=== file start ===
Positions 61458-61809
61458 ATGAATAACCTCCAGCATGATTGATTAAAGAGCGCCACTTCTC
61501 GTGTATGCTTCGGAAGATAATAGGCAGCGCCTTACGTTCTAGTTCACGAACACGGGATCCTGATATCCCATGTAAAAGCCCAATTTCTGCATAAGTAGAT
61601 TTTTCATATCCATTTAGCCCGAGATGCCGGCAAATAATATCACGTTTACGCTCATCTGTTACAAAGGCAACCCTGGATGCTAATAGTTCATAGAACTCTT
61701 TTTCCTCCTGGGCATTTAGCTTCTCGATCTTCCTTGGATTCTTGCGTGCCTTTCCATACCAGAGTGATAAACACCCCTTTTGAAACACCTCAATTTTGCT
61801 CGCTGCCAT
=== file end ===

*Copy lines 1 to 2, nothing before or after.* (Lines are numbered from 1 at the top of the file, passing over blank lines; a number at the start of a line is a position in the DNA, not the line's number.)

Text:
Positions 61458-61809
61458 ATGAATAACCTCCAGCATGATTGATTAAAGAGCGCCACTTCTC